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Hazard is a very old dice game — in fact, it was the name of the game before the word “hazard” meant anything else in English, and the modern meaning of the word is derived from the hazardous nature of the game. It has also been spelled Hasard, Hassard, or Hazzard.

The word originally comes from Arabic الزهر (اَلزَّهْر) al-zahr ‘the flowers’, a name for dice, via Middle French hasard. It has also been called Crabs or Krabs.A French books seem to believe that the game was of English origin.A[p. 8]

Charles Cotton says that Hazard is the “moſt bewitching Game that is plaid on the dice; for when a man begins to play he knows not when to leave off”,B[p. 172]This page misnumbered 127 instead of 172. and that “Hazzard is a proper name for this game; for it ſpeedily makes a man or undoes him; in the twinkling of an eye either a Man or a Mouſe.”B[p. 168]

Rules for the game appear in Hoyle’s from the 1775 Charles Jones edition,The OED cites the 1778 Thomas Jones edition, but this is a later piracy of the Charles Jones version. when Hazard was added to the existing text.C[p. 223]

The OED has a somewhat amusing definition of the game:

A gambling game with two dice in which the chances are complicated by a number of arbitrary rules.


The player first rolls the two dice repeatedly until they result in a sum from five to nine, inclusive. This is called the main. Next, they roll one more time to establish their chance (target), and see if they can nick the main and win instantly, or if they out (lose). The target number for nicking or outing is determined by the main; a roll of 2 or 3 (crabs or craps) always outs and loses:

  • 5 is nicked by 5, outs on 2, 3, 11, or 12
  • 6 is nicked by 6 or 12, outs on 2, 3, or 11
  • 7 is nicked by 7 or 11, outs on 2, 3, or 12
  • 8 is nicked by 8 or 12, outs on 2, 3, or 11
  • 9 is nicked by 9, outs on 2, 3, 11, or 12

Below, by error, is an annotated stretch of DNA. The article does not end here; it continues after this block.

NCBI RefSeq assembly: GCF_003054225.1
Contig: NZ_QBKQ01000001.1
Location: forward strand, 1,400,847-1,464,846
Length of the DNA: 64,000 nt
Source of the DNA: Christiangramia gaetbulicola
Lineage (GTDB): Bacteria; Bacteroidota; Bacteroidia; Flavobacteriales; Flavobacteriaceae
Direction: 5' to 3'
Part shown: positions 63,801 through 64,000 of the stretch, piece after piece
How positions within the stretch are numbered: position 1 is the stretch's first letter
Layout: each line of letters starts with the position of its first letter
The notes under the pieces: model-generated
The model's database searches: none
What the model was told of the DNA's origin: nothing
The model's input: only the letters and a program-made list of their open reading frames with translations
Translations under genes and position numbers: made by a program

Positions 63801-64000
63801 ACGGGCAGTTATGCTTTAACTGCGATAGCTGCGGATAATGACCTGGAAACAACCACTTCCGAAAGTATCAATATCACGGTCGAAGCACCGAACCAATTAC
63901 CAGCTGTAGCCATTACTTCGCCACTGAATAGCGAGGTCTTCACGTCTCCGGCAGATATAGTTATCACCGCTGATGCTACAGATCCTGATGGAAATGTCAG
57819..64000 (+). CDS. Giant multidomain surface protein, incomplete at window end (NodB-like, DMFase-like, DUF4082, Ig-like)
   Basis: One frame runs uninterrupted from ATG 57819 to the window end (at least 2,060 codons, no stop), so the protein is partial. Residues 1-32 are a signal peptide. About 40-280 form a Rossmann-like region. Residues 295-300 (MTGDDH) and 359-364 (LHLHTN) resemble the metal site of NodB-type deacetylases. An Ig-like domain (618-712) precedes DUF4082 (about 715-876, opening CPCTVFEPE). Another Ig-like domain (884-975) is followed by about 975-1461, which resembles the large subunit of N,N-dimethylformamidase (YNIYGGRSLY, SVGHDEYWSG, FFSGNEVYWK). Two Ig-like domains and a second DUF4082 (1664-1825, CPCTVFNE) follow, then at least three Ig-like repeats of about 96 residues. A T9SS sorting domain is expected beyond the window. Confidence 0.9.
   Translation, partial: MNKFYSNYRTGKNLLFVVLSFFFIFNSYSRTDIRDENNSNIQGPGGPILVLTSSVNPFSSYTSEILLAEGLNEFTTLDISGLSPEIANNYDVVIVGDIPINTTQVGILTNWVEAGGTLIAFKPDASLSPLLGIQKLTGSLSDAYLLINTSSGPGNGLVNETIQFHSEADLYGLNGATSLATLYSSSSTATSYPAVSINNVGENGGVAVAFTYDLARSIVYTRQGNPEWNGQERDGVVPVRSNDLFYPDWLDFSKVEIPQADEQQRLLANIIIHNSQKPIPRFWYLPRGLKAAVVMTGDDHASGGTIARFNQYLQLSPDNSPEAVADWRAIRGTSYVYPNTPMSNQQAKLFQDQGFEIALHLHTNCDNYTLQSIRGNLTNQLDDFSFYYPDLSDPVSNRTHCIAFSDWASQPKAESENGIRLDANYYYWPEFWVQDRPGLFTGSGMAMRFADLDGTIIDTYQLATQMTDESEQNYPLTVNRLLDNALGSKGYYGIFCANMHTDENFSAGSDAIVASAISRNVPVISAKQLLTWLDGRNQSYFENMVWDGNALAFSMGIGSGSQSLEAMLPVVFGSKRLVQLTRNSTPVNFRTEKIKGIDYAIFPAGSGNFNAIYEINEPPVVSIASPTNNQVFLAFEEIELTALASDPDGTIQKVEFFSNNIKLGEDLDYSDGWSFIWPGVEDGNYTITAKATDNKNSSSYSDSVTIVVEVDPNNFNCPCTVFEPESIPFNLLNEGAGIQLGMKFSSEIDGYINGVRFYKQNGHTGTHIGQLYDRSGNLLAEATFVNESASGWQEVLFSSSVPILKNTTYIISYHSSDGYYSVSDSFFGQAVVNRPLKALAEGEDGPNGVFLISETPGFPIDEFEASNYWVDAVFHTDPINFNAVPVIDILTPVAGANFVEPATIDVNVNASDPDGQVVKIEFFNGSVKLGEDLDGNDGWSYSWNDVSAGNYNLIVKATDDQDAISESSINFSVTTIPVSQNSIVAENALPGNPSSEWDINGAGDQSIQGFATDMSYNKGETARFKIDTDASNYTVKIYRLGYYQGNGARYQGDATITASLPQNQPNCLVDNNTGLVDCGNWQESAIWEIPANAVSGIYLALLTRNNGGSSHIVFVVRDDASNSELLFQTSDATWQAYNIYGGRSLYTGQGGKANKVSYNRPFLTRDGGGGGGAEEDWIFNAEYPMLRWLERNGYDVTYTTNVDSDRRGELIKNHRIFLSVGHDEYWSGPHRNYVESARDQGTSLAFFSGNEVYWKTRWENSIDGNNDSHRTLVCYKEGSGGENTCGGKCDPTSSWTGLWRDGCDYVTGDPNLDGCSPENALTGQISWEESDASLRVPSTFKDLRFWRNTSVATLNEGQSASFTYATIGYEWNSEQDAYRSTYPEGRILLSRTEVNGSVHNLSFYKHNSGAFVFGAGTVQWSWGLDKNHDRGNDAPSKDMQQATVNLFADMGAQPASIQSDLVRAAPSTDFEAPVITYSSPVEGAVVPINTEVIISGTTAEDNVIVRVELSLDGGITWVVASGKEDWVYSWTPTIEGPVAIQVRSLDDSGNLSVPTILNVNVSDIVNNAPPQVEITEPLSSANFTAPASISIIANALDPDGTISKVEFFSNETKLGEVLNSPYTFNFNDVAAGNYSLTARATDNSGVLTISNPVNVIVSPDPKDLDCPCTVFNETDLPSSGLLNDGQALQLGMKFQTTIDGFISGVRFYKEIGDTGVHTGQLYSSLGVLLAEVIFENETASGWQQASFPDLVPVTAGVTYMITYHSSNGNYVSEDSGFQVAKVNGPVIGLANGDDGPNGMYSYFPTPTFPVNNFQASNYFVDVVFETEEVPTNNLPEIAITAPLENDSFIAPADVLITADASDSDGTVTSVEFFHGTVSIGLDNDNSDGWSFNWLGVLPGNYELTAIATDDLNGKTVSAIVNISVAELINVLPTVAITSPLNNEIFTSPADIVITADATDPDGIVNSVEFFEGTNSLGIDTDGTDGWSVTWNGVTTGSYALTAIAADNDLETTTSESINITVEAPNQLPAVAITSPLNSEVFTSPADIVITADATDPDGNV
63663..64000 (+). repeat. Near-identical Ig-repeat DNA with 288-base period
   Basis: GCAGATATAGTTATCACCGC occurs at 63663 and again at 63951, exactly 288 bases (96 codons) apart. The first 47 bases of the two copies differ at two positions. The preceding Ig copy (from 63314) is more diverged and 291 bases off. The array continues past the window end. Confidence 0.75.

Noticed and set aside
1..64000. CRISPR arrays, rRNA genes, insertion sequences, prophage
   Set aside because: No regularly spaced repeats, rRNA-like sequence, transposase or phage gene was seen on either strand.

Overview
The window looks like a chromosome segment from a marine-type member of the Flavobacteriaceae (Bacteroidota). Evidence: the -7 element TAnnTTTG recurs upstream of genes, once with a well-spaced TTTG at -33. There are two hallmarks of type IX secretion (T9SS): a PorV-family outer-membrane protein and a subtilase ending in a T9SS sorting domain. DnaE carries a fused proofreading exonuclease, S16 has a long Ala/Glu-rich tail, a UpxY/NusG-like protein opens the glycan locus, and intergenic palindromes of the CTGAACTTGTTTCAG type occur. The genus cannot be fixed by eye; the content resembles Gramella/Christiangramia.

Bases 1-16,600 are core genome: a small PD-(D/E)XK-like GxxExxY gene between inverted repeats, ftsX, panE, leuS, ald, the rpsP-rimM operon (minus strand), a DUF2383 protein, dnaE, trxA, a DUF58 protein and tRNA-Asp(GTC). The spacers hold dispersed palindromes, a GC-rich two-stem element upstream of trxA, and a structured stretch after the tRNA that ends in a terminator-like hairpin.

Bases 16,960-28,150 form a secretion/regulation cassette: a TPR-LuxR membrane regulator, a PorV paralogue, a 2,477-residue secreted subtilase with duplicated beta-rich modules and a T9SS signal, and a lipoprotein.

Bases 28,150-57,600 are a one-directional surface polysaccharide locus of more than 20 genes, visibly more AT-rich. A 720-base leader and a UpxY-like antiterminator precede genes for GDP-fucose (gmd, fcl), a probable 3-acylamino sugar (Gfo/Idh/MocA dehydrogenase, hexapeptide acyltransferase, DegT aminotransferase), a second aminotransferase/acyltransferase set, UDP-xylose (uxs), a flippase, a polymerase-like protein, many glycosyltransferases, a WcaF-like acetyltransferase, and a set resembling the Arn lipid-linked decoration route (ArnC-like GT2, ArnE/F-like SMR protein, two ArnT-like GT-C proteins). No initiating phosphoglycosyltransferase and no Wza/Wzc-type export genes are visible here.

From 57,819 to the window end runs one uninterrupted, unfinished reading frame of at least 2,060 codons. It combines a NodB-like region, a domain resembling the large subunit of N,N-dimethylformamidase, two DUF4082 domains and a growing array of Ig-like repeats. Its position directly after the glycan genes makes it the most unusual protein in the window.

Any other result establishes the chance. The player then rolls the dice repeatedly until they either roll the chance again, in which case they win, or roll the main, when they lose.

If a player wins they are paid their stake by those who bet against them; if they lose their stake is lost.


The odds of each outcome are as follows:

Main Nick Out Chance Success
Win Loss
Overall 16.20% 14.12% 32.88% 36.80% 49.08%

Thus the overall chance of success for the shooter is 49.08%, and the disadvantage for the player −1.84%.

In some (later) versions of the game the player is allowed to select any valid main before rolling;D[p. 317] in this case the best selection is clearly 7, based upon the above table.

The Banking Game

When played against a bank, the game needed to be made unfair in some way so that the bank was guaranteed a profit.I do not yet have details about how this change was made. Sometimes the banking game was called French Hazard and the non-banking version English Hazard or Chicken Hazard.E[p. 43]

See also

The modern game of Craps is based upon Hazard with a fixed main of seven; the come-out roll is the roll which determines the chance (“point”). This is why the shooter craps out on 2, 3, or 12, and wins on 7 or 11 (a “natural”).

General References

See: Board and Table Games from Many Civilizations (vol. 1, p. 132).


  1. (). ⁨⁩.

  2. (). ⁨⁩. A. M.⁩: London.

  3. Jones⁩, ⁨Charles (editor) (). ⁨⁩. London.

  4. (). ⁨⁩ volume 2. Tinsley Brothers⁩: London.

  5. (). ⁨⁩. Henry Holt and Company⁩: New York.

  6. (, originally published 1960). ⁨Board and Table Games from Many Civilizations⁩. Dover Publications⁩: New York, NY, USA. ISBN: 978-0-486-23855-5.  Two volumes republished as one.


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